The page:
Sexual Harassment Policy Sample for Nonprofits

Sexual Harassment Policy Sample For NonprofitsThis sample sexual harassment policy is intended for use by nonprofit organizations to help them develop their own sexual harassment policies.

This policy is based on common practices and includes all the components which make a sexual harassment policy comprehensive, and any effective policy must include most if not all of the content of this sample sexual harassment policy.

If you decide to adopt a sexual harassment policy, you should add it to your nonprofit bylaws to make it an effective working policy.

Nonprofit organizations should of course modify certain clauses to meet specific conditions within their organizations. This sexual harassment policy is available in an editable word document format included with the rest of my templates to save you time in copy and pasting.

The Sexual Harassment Policy Statement

[ORGANIZATION’S NAME] is committed to providing a safe environment for all its employees free from discrimination on any ground and from harassment at work including sexual harassment.

[ORGANIZATION’S NAME] will operate a zero tolerance policy for any form of sexual harassment in the workplace, treat all incidents seriously and promptly investigate all allegations of sexual harassment. Any person found to have sexually harassed another will face disciplinary action, up to and including dismissal from employment.

All complaints of sexual harassment will be taken seriously and treated with respect and in confidence. No one will be victimized for making such a complaint.

Definition of sexual harassment in a workplace

Sexual harassment is unwelcome conduct of a sexual nature which makes a person feel offended, humiliated and/or intimidated. It includes situations where a person is asked to engage in sexual activity as a condition of that person’s employment, as well as situations which create an environment which is hostile, intimidating or humiliating for the recipient.

Sexual harassment can involve one or more incidents and actions constituting harassment may be physical, verbal and non-verbal. Examples of conduct or behavior which constitute sexual harassment include, but are not limited to:

Physical sexual conduct

  • Unwelcome physical contact including patting, pinching, stroking, kissing, hugging, fondling, or inappropriate touching
  • Physical violence, including sexual assault
  • Physical contact, e.g. touching, pinching
  • The use of job-related threats or rewards to solicit sexual favors

Verbal sexual conduct

  • Comments on a worker’s appearance, age, private life, etc.
  • Sexual comments, stories and jokes
  • Sexual advances
  • Repeated and unwanted social invitations for dates or physical intimacy
  • Insults based on the sex of the worker
  • Condescending or paternalistic remarks
  • Sending sexually explicit messages (by phone or by email)

Non-verbal sexual conduct

  • Display of sexually explicit or suggestive material
  • Sexually-suggestive gestures
  • Whistling
  • Leering


Explanation note: This section defines sexual harassment. If examples are included, it is important to note that they are not exhaustive and that sexual harassment can include any conduct of a sexual nature which is unwanted and unwelcome by the recipient.


Anyone can be a victim of sexual harassment, regardless of their sex and of the sex of the harasser. [ORGANIZATION’S NAME] recognizes that sexual harassment may also occur between people of the same sex. What matters is that the sexual conduct is unwanted and unwelcome by the person against whom the conduct is directed.

[ORGANIZATION’S NAME] recognizes that sexual harassment is a manifestation of power relationships and often occurs within unequal relationships in the workplace, for example between manager or supervisor and employee.

Anyone, including employees of [ORGANIZATION’S NAME], clients, customers, casual workers, contractors or visitors who sexually harasses another will be reprimanded in accordance with this internal policy.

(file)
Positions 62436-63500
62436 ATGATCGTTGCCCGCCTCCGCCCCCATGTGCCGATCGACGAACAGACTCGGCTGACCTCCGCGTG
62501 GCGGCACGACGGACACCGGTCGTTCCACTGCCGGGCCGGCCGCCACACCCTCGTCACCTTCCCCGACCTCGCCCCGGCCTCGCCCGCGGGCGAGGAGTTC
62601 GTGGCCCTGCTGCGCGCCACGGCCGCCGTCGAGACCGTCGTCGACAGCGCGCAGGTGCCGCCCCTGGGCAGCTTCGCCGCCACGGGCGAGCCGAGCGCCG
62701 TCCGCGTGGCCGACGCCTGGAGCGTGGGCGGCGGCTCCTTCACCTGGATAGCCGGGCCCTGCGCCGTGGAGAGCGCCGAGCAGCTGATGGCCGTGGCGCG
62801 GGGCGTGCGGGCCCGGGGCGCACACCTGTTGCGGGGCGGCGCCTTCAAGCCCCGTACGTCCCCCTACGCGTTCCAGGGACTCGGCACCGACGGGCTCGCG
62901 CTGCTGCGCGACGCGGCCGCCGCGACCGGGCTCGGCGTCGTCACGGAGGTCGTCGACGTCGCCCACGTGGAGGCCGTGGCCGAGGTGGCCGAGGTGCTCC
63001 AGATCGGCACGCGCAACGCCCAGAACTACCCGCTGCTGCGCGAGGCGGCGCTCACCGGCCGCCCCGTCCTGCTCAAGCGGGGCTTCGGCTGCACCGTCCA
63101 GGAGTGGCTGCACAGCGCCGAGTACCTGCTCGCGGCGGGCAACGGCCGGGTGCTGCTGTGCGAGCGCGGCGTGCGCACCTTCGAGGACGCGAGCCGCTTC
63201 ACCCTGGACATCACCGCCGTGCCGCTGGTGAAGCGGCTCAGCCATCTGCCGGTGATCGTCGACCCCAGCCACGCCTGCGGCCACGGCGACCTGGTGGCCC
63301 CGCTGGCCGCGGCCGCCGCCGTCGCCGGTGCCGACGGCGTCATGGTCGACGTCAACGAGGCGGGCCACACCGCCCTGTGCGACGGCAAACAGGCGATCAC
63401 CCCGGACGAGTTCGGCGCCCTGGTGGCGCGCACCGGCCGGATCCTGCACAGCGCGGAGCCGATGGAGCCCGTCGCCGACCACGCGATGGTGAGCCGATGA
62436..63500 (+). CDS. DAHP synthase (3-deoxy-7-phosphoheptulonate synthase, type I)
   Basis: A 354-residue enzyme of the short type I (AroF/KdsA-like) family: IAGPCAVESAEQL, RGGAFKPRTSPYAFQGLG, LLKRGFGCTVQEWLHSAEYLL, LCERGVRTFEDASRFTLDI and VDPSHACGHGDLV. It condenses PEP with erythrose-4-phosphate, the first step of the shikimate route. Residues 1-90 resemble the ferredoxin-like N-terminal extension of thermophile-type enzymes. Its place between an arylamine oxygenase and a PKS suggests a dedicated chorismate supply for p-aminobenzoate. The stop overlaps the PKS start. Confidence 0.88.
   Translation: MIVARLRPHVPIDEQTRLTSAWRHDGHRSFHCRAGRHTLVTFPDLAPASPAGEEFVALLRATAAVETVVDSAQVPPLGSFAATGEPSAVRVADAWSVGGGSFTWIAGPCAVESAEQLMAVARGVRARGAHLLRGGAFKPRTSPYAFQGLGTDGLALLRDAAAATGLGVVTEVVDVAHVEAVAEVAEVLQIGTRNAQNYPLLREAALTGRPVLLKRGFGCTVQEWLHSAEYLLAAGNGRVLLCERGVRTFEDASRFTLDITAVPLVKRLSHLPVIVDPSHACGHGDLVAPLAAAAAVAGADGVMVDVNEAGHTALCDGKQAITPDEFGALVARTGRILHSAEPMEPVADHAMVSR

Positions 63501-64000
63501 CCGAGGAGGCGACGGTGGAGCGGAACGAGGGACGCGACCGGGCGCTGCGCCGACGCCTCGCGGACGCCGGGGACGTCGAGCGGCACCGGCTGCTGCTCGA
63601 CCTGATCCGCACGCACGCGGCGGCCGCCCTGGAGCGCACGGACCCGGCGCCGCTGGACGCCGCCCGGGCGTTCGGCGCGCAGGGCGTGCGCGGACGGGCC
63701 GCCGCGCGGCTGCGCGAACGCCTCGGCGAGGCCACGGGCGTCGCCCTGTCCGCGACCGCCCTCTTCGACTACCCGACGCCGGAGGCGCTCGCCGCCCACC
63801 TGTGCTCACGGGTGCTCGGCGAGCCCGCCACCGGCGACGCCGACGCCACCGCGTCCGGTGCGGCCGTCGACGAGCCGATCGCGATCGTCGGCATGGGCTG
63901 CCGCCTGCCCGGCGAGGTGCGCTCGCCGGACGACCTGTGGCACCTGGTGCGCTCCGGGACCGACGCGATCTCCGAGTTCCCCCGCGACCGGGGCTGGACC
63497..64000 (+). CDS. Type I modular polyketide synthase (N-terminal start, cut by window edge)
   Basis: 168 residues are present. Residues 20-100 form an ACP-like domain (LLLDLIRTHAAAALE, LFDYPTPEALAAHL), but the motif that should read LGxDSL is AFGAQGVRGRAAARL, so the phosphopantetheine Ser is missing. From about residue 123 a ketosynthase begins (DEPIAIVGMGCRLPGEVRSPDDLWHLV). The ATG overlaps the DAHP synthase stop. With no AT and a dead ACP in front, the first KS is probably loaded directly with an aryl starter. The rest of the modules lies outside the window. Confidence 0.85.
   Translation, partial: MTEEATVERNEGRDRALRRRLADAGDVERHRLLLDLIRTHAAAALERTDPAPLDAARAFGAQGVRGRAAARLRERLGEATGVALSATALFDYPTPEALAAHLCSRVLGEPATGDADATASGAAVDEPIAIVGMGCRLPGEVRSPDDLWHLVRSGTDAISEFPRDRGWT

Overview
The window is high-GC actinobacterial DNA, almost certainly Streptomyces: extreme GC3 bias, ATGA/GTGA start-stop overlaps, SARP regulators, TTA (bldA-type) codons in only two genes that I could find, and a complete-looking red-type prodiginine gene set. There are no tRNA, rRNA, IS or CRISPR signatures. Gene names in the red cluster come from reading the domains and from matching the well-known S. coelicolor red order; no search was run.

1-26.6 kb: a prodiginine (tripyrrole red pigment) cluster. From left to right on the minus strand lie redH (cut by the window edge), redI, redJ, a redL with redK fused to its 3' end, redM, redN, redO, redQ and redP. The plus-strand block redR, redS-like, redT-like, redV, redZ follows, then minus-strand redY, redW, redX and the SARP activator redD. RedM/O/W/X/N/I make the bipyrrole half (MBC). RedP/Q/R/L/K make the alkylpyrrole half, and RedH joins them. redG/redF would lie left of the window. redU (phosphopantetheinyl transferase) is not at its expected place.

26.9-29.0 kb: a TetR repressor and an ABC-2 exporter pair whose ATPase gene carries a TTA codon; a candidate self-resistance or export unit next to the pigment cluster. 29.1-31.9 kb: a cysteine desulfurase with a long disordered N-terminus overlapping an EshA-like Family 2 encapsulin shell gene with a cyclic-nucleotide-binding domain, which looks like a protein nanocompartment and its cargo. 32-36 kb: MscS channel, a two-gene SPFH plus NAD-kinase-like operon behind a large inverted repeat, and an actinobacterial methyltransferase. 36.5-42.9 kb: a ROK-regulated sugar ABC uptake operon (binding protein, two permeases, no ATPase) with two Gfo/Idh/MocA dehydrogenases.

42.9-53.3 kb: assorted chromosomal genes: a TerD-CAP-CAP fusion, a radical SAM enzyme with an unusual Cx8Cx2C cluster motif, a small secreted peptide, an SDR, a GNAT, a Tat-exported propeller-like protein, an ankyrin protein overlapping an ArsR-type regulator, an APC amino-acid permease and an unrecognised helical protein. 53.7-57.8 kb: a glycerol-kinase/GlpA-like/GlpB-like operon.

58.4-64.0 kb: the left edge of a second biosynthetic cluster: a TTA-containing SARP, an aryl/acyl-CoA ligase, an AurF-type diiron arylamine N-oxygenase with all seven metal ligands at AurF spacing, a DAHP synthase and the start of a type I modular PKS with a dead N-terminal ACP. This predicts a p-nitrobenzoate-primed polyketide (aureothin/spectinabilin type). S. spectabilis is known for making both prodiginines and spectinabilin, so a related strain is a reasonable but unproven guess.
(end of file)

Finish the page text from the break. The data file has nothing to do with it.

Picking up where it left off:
All sexual harassment is prohibited whether it takes place within [ORGANIZATION’S NAME] premises or outside, including at social events, business trips, training sessions or conferences sponsored by [ORGANIZATION’S NAME].

Sexual harassment Complaints procedures

Anyone who is subject to sexual harassment should, if possible, inform the alleged harasser that the conduct is unwanted and unwelcome. [ORGANIZATION’S NAME] recognizes that sexual harassment may occur in unequal relationships (i.e. between a supervisor and his/her employee) and that it may not be possible for the victim to inform the alleged harasser.

If a victim cannot directly approach an alleged harasser, he/she can approach one of the designated staff members responsible for receiving complaints of sexual harassment. This person could be another supervisor, a member of the human resources department, etc.

When a designated person receives a complaint of sexual harassment, he/she will:

  • immediately record the dates, times and facts of the incident(s)
  • ascertain the views of the victim as to what outcome he/she wants
  • ensure that the victim understands the organization’s procedures for dealing with the complaint
  • discuss and agree the next steps: either informal or formal complaint, on the understanding that choosing to resolve the matter informally does not preclude the victim from pursuing a formal complaint if he/she is not satisfied with the outcome
  • keep a confidential record of all discussions
  • respect the choice of the victim
  • ensure that the victim knows that they can lodge the complaint outside of the organization through the relevant country/legal framework


Explanation note: It is important to give the victim options for reporting the matter and this will depend on the structure of the organization. The need for options for reporting is very important because having one person only to report to limits the ability of the victim to avail themselves of the complaints procedure. If for example, the harasser is also the designated person, the designated person is away on leave, or the victim would rather report it to a woman than a man or to a man than a women and the designated person is a man, woman etc.


Throughout the complaints procedure, a victim is entitled to be helped by a counselor within the nonprofit organization. [ORGANIZATION’S NAME] will nominate a number of counselors and provide them with special training to enable them to assist victims of sexual harassment.

[ORGANIZATION’S NAME] recognizes that because sexual harassment often occurs in unequal relationships within the workplace, victims often feel that they cannot come forward. [ORGANIZATION’S NAME] understands the need to support victims in making complaints.

Sexual harassment informal complaints mechanism

If the victim wishes to deal with the matter informally, the designated person will: